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Cochrane Database of Systematic Reviews

Specialised antenatal clinics for women with a multiple pregnancy for improving maternal and infant outcomes

Overview of attention for article published in Cochrane database of systematic reviews, November 2015
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About this Attention Score

  • In the top 25% of all research outputs scored by Altmetric
  • High Attention Score compared to outputs of the same age (92nd percentile)
  • Good Attention Score compared to outputs of the same age and source (65th percentile)

Mentioned by

blogs
1 blog
policy
1 policy source
twitter
13 tweeters
facebook
2 Facebook pages
wikipedia
5 Wikipedia pages

Citations

dimensions_citation
10 Dimensions

Readers on

mendeley
230 Mendeley
Title
Specialised antenatal clinics for women with a multiple pregnancy for improving maternal and infant outcomes
Published in
Cochrane database of systematic reviews, November 2015
DOI 10.1002/14651858.cd005300.pub4
Pubmed ID
Authors

Jodie M Dodd, Therese Dowswell, Caroline A Crowther

Abstract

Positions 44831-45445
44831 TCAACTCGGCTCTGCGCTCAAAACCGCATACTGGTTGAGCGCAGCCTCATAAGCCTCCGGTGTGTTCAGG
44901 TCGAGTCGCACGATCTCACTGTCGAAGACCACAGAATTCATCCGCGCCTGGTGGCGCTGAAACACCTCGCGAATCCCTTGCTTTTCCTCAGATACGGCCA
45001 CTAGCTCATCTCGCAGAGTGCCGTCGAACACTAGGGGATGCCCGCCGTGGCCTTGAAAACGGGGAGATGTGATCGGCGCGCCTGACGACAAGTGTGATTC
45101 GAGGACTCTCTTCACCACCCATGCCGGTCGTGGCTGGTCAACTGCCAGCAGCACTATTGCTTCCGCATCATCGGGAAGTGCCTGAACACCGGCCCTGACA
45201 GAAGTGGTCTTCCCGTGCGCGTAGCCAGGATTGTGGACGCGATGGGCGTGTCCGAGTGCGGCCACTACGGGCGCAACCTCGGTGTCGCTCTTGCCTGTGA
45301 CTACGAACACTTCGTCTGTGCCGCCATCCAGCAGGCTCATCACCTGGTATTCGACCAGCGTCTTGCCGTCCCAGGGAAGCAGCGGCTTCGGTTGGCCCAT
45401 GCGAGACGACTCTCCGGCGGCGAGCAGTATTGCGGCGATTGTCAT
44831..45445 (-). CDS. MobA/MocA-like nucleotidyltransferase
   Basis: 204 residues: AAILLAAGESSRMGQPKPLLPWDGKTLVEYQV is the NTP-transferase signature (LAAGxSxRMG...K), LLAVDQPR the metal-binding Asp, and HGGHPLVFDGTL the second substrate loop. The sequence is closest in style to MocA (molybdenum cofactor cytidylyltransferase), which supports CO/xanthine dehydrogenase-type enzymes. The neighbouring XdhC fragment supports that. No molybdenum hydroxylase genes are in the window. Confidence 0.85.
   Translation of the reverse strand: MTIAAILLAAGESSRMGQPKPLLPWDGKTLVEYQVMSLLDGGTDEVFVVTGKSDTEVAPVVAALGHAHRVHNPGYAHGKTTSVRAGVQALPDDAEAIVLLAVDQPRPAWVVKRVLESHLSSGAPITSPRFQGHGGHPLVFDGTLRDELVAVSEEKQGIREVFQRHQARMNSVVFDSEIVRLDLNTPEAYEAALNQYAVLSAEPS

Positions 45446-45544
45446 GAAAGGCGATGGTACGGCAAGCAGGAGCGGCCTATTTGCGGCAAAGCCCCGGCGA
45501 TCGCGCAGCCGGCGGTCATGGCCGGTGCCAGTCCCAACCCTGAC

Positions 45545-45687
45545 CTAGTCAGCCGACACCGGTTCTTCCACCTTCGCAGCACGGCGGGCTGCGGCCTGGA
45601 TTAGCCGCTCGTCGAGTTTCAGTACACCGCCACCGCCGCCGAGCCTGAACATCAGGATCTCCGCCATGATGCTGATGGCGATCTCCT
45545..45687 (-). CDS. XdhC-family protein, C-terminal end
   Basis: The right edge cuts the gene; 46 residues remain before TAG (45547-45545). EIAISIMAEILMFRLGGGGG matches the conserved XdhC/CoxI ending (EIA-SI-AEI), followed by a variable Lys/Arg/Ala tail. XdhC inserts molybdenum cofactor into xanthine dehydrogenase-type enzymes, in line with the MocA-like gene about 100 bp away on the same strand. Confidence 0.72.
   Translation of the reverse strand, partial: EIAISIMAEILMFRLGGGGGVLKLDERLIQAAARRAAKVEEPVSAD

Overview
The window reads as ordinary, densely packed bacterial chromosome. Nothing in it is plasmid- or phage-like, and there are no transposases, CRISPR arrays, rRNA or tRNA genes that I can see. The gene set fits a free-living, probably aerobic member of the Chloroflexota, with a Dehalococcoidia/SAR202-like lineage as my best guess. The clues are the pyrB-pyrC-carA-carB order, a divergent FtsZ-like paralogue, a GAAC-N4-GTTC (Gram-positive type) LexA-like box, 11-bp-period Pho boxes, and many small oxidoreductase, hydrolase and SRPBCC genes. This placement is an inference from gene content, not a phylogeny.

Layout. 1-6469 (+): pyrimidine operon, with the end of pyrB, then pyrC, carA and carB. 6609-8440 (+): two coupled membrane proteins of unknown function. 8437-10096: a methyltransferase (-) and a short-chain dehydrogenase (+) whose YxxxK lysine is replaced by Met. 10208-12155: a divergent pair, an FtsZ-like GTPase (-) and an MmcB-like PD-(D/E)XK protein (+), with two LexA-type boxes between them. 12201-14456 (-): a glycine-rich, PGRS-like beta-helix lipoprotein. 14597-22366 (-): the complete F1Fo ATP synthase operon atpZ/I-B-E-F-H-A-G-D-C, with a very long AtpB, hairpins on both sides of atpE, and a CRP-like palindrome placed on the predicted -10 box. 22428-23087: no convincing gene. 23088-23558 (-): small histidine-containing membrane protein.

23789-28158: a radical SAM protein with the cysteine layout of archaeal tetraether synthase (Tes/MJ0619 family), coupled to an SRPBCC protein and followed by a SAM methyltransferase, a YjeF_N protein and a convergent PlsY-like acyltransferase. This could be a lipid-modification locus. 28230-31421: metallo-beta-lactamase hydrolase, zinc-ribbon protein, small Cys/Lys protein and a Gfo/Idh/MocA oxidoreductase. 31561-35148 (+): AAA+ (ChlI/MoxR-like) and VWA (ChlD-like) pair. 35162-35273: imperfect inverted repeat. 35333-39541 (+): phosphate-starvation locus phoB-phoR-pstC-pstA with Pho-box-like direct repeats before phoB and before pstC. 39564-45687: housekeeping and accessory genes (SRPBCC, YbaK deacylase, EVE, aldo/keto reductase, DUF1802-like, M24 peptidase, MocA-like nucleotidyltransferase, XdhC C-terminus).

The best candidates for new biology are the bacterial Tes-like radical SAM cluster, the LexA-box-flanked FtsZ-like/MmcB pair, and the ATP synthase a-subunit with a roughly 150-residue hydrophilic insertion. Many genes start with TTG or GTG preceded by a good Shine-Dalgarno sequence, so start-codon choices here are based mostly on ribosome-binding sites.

Regular antenatal care for women with a multiple pregnancy is accepted practice, and while most women have an increase in the number of antenatal visits, there is no consensus as to what constitutes optimal care. 'Specialised' antenatal clinics have been advocated as a way of improving outcomes for women and their infants. To assess, using the best available evidence, the benefits and harms of 'specialised' antenatal clinics compared with 'standard' antenatal care for women with a multiple pregnancy. We searched the Cochrane Pregnancy and Childbirth Group's Trials Register (31 May 2015) and reference lists of retrieved studies. All published, unpublished, and ongoing randomised controlled trials with reported data that compared outcomes in mothers and babies with a multiple pregnancy who received antenatal care specifically designed for women with a multiple pregnancy (as defined by the trial authors) with outcomes in controls who received 'standard' antenatal care (as defined by the trial authors). Two of the review authors independently assessed trials for inclusion and trial quality. Both review authors extracted data. Data were checked for accuracy. We graded the quality of the evidence using GRADEpro software. Findings were based on the results of a single study with some design limitations.Data were available from one study involving 162 women with a multiple pregnancy. For the only reported primary outcome, perinatal mortality, we are uncertain whether specialised antenatal clinics makes any difference compared to standard care (risk ratio (RR) 1.02; 95% confidence interval (CI) 0.26 to 4.03; 324 infants, very low quality evidence). Women receiving specialised antenatal care were significantly more likely to birth by caesarean section (RR 1.38; 95% CI 1.06 to 1.81; 162 women, moderate quality evidence). Data were not reported in the study on the following primary outcomes: small-for-gestational age, very preterm birth or maternal death. There were no differences identified between specialised antenatal care and standard care for other secondary outcomes examined: postnatal depression (RR 0.48; 95% CI 0.19 to 1.20; 133 women, very low quality evidence), breastfeeding (RR 0.63; 95% CI 0.24 to 1.68; 123 women, very low quality evidence), stillbirth (RR 0.68; 0.12 to 4.04) or neonatal death (RR 2.05; 95% CI 0.19 to 22.39) (324 infants). There is currently limited information available from randomised controlled trials to assess the role of 'specialised' antenatal clinics for women with a multiple pregnancy compared with 'standard' antenatal care in improving maternal and infant health outcomes. The value of 'specialised' multiple pregnancy clinics in improving health outcomes for women and their infants requires evaluation in appropriately powered and designed randomised controlled trials.